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Friday, Apr. 18, 2014

Death penalty debate continues

Wednesday, April 28, 2010

In April of 1985, Ronnie Lee Gardner shot and killed an attorney during a court appearance at the Metropolitan Hall of Justice in Salt Lake City, Utah. Though handcuffed, a female acquaintance slipped him a small calibre weapon and he fatally shot an attorney in court that day for a completely different case. Gardner was in the court room to discuss evidence in an earlier murder case against him.

Ronnie Lee Gardner will soon face execution in Utah. What makes this case another headline is that Gardner has chosen a firing squad as his execution of choice. And barring even more court actions, Gardner will likely get his wish.

The case brings to public discussion both the matter of capital punishment and, specifically, the method of that capital punishment. Only Utah has used a firing squad in current times; first with the sensational case of Gary Gilmore more than three decades ago and again with John Albert Taylor in 1996.

Capital punishment is an interesting topic that has long been discussed and debated. Opponents pose several arguments against the subject and supporters are equally vocal in their support.

This case will change none of that.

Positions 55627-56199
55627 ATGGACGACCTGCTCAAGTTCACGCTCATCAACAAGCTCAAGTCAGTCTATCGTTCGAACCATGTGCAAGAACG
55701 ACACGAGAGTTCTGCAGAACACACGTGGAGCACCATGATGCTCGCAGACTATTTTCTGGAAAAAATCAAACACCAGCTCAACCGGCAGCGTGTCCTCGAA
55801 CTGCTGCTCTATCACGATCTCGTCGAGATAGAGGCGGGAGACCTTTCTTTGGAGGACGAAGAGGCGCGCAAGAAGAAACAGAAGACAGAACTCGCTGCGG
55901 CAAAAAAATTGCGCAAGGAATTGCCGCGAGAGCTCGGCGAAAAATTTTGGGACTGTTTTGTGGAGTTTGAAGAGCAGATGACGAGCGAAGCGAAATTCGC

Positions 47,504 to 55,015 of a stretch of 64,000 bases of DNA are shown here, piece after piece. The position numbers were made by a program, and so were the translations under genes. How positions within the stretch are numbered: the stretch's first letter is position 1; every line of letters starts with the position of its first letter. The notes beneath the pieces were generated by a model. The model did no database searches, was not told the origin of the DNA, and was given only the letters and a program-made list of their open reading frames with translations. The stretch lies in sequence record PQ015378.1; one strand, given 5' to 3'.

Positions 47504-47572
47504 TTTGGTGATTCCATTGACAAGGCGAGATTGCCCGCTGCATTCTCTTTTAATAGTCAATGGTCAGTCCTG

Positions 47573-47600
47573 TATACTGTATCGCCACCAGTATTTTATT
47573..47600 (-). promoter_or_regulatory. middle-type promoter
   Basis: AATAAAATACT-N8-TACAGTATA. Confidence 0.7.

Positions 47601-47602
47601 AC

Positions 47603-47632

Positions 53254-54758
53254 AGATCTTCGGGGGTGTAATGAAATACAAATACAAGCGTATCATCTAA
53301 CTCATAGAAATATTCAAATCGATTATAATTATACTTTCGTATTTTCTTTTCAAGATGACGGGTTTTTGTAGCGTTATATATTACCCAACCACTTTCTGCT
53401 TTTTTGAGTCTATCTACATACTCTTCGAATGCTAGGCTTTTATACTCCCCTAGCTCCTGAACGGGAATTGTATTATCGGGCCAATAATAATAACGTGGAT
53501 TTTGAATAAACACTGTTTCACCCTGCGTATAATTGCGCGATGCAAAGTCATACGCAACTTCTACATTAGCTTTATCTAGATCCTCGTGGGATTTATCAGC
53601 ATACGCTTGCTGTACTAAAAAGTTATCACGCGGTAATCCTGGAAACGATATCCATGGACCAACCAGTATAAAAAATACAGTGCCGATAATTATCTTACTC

In recent years we've had countless court cases - including ones in Missouri - arguing that lethal injection - the most frequently used method - is cruel and unusual punishment. Though the argument has delayed some executions, it has not changed the courts and capital punishment still remains in most states.

There's also been some interesting and unique arguments. Lawyers for obese inmates have argued that their size makes lethal injection problematic. That too has delayed cases.

The Gardner case brings to the surface two age-old arguments. Do you favor capital punishment and, if so, is a firing squad an acceptable practice for society to use to end the life of someone convicted of the ultimate crime in this country?

Though many would argue otherwise, I have always felt that capital punishment is a deterrent to crime. I base that perhaps on common sense. There are those who clearly disagree.

And if a firing squad is one of those methods available, I would assume the convicted has the one final right of selecting his method of death.

It's been since 1976 that the Supreme Court reinstated capital punishment. Given the current political climate in this country, some future court may well rule otherwise.

From time to time, cases surface that focus national attention on this issue once again.

I am always reminded in those instances of the victims. It seems that we all too often lose sight of those who were killed or harmed during the crime that produced the death penalty.

I remember debating capital punishment in high school and believe me, that was many years ago. Truthfully, little has changed.

As best as I can determine, public sentiment still supports capital punishment in this country. And as best I can also determine, those opposed will never change their minds.

If it's a firing squad, lethal injection or the electric chair, the debate will continue.

Maybe that's the way it should be.

Michael Jensen
Michael Jensen